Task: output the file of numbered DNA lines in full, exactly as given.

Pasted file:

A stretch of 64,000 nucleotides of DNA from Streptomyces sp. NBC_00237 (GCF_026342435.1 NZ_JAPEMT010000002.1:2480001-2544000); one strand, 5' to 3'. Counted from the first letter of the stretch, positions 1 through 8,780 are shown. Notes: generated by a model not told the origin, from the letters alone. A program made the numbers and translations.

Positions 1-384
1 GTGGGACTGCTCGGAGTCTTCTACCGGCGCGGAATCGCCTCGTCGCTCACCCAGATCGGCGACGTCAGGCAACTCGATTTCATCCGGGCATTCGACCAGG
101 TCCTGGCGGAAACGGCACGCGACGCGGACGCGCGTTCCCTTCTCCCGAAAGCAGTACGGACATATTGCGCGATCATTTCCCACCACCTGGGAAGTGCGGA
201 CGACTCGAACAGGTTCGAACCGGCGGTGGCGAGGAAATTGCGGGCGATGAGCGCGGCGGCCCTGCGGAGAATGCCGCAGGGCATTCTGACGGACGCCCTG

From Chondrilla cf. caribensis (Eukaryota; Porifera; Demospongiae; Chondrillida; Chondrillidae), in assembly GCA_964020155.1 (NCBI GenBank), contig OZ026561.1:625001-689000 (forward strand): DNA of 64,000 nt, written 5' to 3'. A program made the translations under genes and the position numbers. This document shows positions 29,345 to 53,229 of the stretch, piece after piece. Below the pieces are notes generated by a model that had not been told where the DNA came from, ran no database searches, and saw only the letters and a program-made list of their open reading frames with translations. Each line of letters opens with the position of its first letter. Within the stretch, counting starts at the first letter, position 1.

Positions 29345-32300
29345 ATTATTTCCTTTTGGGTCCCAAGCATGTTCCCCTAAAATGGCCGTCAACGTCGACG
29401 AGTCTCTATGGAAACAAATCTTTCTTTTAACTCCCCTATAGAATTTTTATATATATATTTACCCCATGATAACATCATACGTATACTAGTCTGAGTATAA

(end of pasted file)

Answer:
A stretch of 64,000 nucleotides of DNA from Streptomyces sp. NBC_00237 (GCF_026342435.1 NZ_JAPEMT010000002.1:2480001-2544000); one strand, 5' to 3'. Counted from the first letter of the stretch, positions 1 through 8,780 are shown. Notes: generated by a model not told the origin, from the letters alone. A program made the numbers and translations.

Positions 1-384
1 GTGGGACTGCTCGGAGTCTTCTACCGGCGCGGAATCGCCTCGTCGCTCACCCAGATCGGCGACGTCAGGCAACTCGATTTCATCCGGGCATTCGACCAGG
101 TCCTGGCGGAAACGGCACGCGACGCGGACGCGCGTTCCCTTCTCCCGAAAGCAGTACGGACATATTGCGCGATCATTTCCCACCACCTGGGAAGTGCGGA
201 CGACTCGAACAGGTTCGAACCGGCGGTGGCGAGGAAATTGCGGGCGATGAGCGCGGCGGCCCTGCGGAGAATGCCGCAGGGCATTCTGACGGACGCCCTG

From Chondrilla cf. caribensis (Eukaryota; Porifera; Demospongiae; Chondrillida; Chondrillidae), in assembly GCA_964020155.1 (NCBI GenBank), contig OZ026561.1:625001-689000 (forward strand): DNA of 64,000 nt, written 5' to 3'. A program made the translations under genes and the position numbers. This document shows positions 29,345 to 53,229 of the stretch, piece after piece. Below the pieces are notes generated by a model that had not been told where the DNA came from, ran no database searches, and saw only the letters and a program-made list of their open reading frames with translations. Each line of letters opens with the position of its first letter. Within the stretch, counting starts at the first letter, position 1.

Positions 29345-32300
29345 ATTATTTCCTTTTGGGTCCCAAGCATGTTCCCCTAAAATGGCCGTCAACGTCGACG
29401 AGTCTCTATGGAAACAAATCTTTCTTTTAACTCCCCTATAGAATTTTTATATATATATTTACCCCATGATAACATCATACGTATACTAGTCTGAGTATAA